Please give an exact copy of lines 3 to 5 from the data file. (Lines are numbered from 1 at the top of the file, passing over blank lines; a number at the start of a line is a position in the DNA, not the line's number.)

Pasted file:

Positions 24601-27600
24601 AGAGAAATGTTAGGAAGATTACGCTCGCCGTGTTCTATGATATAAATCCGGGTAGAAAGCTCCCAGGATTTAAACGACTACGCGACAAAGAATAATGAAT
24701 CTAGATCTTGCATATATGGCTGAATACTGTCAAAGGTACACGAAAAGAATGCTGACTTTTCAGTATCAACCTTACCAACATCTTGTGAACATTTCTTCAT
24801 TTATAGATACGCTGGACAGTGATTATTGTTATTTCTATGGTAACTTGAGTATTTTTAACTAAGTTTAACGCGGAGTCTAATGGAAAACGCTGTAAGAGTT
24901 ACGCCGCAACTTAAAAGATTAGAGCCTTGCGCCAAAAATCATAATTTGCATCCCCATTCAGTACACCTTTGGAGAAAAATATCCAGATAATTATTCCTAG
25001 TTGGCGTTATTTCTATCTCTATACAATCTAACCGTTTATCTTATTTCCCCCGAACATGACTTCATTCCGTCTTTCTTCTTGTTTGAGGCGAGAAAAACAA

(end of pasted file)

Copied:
24701 CTAGATCTTGCATATATGGCTGAATACTGTCAAAGGTACACGAAAAGAATGCTGACTTTTCAGTATCAACCTTACCAACATCTTGTGAACATTTCTTCAT
24801 TTATAGATACGCTGGACAGTGATTATTGTTATTTCTATGGTAACTTGAGTATTTTTAACTAAGTTTAACGCGGAGTCTAATGGAAAACGCTGTAAGAGTT
24901 ACGCCGCAACTTAAAAGATTAGAGCCTTGCGCCAAAAATCATAATTTGCATCCCCATTCAGTACACCTTTGGAGAAAAATATCCAGATAATTATTCCTAG